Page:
Not long after Nat Geo acquired the rights to Bill O’Reilly’s bestseller “Killing Kennedy,” Nat Geo CEO David Lyle and pres Howard Owens found themselves in a meeting with actor Rob Lowe. “I sat staring at Rob, my man crush in full bloom, calculating in my mind just how we were going to get Rob to play this role,” Owens told the audience at Mon night’s L.A. premiere for the small-screen adaptation premiering Sun. “When Rob Lowe agreed to play JFK, he elevated the status of our channel.”

To be sure, Lowe’s participation was a publicity coup for the net, but the real star of “Killing Kennedy” isn’t Lowe at all; it’s a relatively unknown actor named Will Rothhaar, who plays assassin Lee Harvey Oswald with a manic empathy few have replicated. Much of the movie focuses on Oswald’s transformation from a communist sympathizer to a job-hopping drifter to an alleged assassin convinced the FBI and others are out to persecute him for his political views. He craves attention for his pro-communist leanings, fantasizes about the press hanging on his every word and spends most of the movie sneering, save one poignant scene in which Rothhaar’s Oswald baths in the joy of seeing photographers at the Dallas police station and believing he’s finally going to have a global platform. Jack Ruby ended that fantasy minutes later.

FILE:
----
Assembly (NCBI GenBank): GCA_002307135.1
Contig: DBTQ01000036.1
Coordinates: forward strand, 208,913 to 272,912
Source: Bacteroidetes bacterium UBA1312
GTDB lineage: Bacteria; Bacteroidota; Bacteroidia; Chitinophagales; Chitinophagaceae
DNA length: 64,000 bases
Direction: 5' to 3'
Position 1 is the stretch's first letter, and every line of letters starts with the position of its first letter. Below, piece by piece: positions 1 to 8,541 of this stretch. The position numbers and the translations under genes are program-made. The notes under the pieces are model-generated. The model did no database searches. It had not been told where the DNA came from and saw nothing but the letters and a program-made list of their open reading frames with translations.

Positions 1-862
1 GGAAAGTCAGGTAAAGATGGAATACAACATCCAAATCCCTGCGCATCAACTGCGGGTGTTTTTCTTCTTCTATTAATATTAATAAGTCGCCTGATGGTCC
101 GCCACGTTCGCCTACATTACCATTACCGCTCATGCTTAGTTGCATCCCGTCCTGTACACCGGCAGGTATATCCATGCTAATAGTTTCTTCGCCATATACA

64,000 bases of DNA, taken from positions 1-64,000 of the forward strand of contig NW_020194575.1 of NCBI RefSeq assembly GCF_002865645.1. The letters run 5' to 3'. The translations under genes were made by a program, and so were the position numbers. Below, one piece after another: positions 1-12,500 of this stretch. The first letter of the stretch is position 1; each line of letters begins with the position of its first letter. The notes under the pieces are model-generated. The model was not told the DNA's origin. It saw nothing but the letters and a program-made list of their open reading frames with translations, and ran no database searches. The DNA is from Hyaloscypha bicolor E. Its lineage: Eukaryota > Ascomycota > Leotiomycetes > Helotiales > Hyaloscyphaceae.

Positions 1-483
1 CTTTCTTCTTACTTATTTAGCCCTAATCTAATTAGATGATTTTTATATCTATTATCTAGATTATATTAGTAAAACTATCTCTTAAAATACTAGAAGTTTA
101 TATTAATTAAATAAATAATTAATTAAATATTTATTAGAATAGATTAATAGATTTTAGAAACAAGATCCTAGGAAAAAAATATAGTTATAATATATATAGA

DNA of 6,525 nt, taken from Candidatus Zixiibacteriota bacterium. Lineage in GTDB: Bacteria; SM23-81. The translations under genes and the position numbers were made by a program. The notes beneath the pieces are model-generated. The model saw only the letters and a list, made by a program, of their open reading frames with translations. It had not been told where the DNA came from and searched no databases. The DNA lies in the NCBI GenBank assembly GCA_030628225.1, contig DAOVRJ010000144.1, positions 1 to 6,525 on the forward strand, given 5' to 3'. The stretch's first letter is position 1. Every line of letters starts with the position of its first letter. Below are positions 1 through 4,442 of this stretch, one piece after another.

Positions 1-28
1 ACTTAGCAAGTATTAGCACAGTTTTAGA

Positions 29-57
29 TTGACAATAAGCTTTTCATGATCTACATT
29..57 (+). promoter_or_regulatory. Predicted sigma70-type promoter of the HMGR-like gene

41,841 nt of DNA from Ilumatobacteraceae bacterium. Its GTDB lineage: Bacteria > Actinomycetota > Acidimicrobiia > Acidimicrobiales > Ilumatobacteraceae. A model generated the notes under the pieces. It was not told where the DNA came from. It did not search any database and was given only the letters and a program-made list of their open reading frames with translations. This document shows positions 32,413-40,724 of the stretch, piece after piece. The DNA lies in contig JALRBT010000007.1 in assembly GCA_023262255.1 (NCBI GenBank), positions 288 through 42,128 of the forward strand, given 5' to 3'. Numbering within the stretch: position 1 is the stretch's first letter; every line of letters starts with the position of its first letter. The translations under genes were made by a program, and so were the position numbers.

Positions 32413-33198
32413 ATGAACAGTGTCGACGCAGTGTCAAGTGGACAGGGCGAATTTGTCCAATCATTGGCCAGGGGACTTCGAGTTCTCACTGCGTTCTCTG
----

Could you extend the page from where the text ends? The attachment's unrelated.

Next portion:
While not everyone may agree the movie delves deeply enough into Oswald’s motivations, Killing Kennedy paints a decent picture of an unbalanced and tragically narcissistic young man. But in the end, we feel most sorry for his wife Marina (Michelle Trachenberg), who stands by him longer than most would but ultimately can no longer endure his abuse. It’s hard to deny the psychological similarities between Oswald and so many loner gunmen who make news headlines nearly every week in America. And it’s chilling.

The Daily


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